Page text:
be done by the Water Resources Division--whether it be flow conditions at
    a bridge site or a waste outfall, or the location of a supply well for
    a new subdivision--the worth of the resultant hydrologic data, and
    especially further interpretations thereof, must be critically evaluated
    before deciding to accept or reject such work.  However, if the purpose of
    the hydrologic work is dominated by design and engineering considerations
    of a facility or structure, or if under these conditions and constraints
    the worth of the data or information does not meet Division standards, then
    the hydrologic work should not be undertaken as part of the cooperative
    program.  For example, consider the opportunity to collect ground-water
    data in connection with dewatering necessary to excavate for the foundation
    and substructure of a large building, perhaps one being built by a
    cooperating State or local agency.  Observation wells might be available,
    along with other appurtenances and sources of related data. However, if
    the dewatering had to be done in such a manner that would preclude the
    estimation of aquifer parameters--perhaps variable discharge rate, or
    multiple discharge points--rejection of the work probably is in order.
    Indeed, if the dewatering cannot be regulated in such a way as to make it
    a useful aquifer test, the work should be rejected.

    If a major part or primary thrust of the work consists of engineering,
    economic, or other determinations, judgments, or opinions, it is more
    properly done by the private sector and should be rejected by the Division.
    This is not to say that economic or engineering aspects of resource
    appraisal or development are to be excluded from the cooperative program,
    or that economic or engineering ramifications per se can or should be the
    basis for exclusion; rather that engineering or economics must be sub-
    sidiary to hydrologic or water-resources considerations.

    This guideline is especially difficult to express.  A definition written
    from the government point of view is likely to be considered self-serving
    by industry and vice versa.  The key judgment involves the anticipated
    worth of the resultant data, and the need for those data in ongoing
    programs or as part of a network.  This guideline must be applied 
    flexibly, and implemented gradually, because the availability of private-
    industry capability varies a great deal from one State to another, and
    because of historical factors in the development of the cooperative

5.  Information Value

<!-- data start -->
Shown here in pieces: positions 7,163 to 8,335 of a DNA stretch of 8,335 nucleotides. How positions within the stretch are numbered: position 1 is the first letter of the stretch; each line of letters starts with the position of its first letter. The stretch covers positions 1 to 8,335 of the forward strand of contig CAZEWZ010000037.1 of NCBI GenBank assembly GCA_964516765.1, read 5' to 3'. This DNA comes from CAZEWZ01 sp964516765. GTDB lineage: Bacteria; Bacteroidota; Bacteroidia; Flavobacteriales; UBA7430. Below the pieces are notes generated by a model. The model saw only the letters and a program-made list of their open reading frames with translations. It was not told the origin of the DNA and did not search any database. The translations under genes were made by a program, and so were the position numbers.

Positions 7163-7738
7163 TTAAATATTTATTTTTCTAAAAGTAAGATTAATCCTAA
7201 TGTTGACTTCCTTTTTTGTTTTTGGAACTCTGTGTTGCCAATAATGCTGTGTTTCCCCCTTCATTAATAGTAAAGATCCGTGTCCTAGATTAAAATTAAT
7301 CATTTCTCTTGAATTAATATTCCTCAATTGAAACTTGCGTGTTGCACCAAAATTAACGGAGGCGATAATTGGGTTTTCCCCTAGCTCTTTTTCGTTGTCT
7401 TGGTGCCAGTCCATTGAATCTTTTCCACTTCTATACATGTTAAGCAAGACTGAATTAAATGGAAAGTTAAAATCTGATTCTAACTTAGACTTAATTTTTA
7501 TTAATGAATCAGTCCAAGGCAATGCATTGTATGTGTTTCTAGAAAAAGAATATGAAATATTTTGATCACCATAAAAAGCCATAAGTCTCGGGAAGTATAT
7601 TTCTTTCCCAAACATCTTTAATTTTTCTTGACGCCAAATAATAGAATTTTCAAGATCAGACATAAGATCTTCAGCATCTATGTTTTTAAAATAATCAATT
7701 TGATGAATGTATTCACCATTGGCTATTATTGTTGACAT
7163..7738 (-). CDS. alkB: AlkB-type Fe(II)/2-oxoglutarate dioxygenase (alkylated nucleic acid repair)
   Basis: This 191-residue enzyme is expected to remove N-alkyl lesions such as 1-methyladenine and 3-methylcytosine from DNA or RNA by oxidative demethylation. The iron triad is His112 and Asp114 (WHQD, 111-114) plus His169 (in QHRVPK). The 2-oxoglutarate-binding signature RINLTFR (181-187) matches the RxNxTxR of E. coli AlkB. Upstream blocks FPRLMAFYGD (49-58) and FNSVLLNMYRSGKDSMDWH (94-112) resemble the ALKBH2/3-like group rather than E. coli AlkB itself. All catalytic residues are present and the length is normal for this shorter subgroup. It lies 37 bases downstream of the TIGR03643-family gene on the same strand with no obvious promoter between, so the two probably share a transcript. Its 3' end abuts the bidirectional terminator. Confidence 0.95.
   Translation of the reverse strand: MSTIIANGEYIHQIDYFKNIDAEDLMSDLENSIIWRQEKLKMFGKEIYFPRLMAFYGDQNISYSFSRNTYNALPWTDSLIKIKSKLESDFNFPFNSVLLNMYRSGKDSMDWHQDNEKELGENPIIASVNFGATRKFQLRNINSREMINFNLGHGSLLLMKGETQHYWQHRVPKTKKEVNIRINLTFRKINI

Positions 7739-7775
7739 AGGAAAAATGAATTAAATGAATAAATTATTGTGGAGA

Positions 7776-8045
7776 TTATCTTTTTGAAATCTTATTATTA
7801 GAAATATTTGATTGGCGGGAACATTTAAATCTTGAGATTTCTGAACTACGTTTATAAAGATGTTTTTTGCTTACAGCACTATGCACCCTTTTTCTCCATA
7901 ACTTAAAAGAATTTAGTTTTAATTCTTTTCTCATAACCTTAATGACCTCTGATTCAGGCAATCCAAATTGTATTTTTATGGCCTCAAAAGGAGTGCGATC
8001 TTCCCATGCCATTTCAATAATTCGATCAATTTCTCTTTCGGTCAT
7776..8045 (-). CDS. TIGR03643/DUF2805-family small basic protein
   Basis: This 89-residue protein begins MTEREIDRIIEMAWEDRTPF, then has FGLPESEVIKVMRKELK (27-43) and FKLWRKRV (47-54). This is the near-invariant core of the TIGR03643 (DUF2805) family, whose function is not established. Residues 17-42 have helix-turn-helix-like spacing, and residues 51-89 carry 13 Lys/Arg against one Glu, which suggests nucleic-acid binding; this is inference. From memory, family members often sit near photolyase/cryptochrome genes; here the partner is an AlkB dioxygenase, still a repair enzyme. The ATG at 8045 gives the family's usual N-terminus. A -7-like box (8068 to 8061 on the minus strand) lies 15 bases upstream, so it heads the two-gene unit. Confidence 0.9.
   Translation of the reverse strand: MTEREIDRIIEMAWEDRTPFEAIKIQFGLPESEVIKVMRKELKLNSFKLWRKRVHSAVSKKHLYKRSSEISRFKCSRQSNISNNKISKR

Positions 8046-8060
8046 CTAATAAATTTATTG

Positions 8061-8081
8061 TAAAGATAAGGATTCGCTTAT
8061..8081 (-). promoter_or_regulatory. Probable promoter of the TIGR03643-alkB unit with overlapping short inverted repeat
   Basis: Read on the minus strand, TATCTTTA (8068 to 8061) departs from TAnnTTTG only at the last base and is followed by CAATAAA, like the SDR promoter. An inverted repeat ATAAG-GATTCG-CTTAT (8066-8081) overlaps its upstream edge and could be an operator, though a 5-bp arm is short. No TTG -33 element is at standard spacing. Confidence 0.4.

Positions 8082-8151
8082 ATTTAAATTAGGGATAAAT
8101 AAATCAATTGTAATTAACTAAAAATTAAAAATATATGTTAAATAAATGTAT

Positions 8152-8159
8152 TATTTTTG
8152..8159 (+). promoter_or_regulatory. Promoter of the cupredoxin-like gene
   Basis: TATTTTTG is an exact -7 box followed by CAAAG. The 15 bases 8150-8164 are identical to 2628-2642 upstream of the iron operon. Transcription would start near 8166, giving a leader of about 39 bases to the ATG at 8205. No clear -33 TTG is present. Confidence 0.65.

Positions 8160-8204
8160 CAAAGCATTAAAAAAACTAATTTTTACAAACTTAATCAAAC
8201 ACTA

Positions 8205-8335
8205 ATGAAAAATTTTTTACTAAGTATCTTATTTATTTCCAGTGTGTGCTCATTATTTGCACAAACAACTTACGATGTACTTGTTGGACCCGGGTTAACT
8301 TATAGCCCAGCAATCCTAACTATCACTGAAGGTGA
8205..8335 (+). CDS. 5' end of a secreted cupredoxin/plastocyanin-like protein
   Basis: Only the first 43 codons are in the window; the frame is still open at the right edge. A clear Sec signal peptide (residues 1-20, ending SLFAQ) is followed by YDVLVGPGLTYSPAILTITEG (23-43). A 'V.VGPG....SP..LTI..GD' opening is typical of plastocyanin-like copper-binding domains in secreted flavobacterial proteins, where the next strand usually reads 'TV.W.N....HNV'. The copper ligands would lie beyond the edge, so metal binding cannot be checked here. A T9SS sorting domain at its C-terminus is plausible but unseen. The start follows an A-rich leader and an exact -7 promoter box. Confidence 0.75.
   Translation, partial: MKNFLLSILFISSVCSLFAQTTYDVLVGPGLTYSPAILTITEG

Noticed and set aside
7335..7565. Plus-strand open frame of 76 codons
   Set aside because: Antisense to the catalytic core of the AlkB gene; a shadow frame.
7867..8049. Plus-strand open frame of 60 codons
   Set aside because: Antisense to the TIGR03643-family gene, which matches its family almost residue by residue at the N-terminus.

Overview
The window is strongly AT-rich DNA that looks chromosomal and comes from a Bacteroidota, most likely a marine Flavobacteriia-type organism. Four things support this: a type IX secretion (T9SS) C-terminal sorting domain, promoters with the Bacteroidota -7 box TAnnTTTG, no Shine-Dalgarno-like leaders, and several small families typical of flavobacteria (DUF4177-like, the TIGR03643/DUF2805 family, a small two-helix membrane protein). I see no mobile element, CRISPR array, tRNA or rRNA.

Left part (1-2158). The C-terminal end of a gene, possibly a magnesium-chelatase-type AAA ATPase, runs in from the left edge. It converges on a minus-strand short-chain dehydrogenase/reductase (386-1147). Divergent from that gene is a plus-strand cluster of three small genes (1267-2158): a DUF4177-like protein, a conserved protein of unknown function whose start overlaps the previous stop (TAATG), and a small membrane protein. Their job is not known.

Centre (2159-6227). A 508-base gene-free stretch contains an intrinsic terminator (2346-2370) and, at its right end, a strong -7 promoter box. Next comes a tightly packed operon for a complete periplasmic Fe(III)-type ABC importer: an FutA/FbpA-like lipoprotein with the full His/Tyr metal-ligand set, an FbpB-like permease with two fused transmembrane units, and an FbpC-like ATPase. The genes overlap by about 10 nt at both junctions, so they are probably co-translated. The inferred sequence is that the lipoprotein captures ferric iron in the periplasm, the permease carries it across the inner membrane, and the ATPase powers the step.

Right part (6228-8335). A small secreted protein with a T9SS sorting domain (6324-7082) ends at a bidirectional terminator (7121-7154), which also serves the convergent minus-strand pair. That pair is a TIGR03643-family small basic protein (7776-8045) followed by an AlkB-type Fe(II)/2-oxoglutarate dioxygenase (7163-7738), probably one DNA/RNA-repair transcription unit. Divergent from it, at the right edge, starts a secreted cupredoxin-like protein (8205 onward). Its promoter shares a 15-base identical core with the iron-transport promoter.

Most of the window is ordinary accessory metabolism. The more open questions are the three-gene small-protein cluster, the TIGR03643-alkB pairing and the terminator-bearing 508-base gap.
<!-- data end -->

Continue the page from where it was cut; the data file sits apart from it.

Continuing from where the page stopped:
Activities that will produce little hydrologic information, or informa-
    tion of low value, should be rejected.  Activities that would duplicate
    known facts or information are to be rejected.  This obviously requires
    a distinction between refinement and duplication of information, and
    would not apply to conditions known or thought to vary with time.

    Consider the case of a well field to be developed in an area where the
    subsurface geology is well known, but where head distribution and
    hydraulic properties of the aquifers and confining beds are poorly
    defined.  Initial drilling and testing of the first few wells are likely
    to have a high information content, and depending on the general under-
    standing of the flow system, information of high value.  Thus, it would
    be appropriate to monitor the initial drilling and testing carefully to
    insure that head distribution is well documented and that properly
    designed and conducted aquifer tests produce good information. However,
    at some stage in well field development and expansion, data on individual
    drill holes takes on as a primary objective the design of casing and
    screening so that yields can be maximized and drawdowns can be minimized.
    The generation of continuing data on drawdown, pumpage, etc., provides
    justification for continuing Division involvement, but unless such
    opportunity exists, at this point the collection of drill-hole data is
    no longer an appropriate cooperative-program activity, including
    recognition of direct services credit.
    The key point in this guideline relates to the duplication of known facts
    or information.  While it may be well within the cooperator's mission and
    objective, and may indeed be essential to that mission, to duplicate the
    hydrologically significant information for other reasons (for example,
    engineering requirements), when the generation of new hydrologically
    significant data or information decreases appreciably or vanishes, the
    activity is no longer appropriate for Division involvement.

Technical Feasibility

Rejection criteria related to technical feasibility of proposed work 
(a) must be considered in a very flexible manner, 
(b) must rely on and presume that those persons responsible for acceptance 
or rejection of proposals have access to the technical expertise and judgment 
consistent with high scientific standards of the Geological Survey, 
(c) must be made in light of the capabilities of the Division as a whole 
to advance the state-of-the-art, and
(d) must consider the ability and willingness of the organization to
assign the requisite scientific talent to the proposed work.

In some cases it is necessary to reject proposals for cooperatively funded
work because there is inadequate scientific understanding of the phenomena
of interest to meet the stated objectives.  In some cases the research
necessary to gain an appropriate degree of understanding is either outside
the purview of the Water Resources Division, or chemically and physically so
complex that a major research effort, and consequent program redirection,
would be required to achieve the necessary degree of understanding. This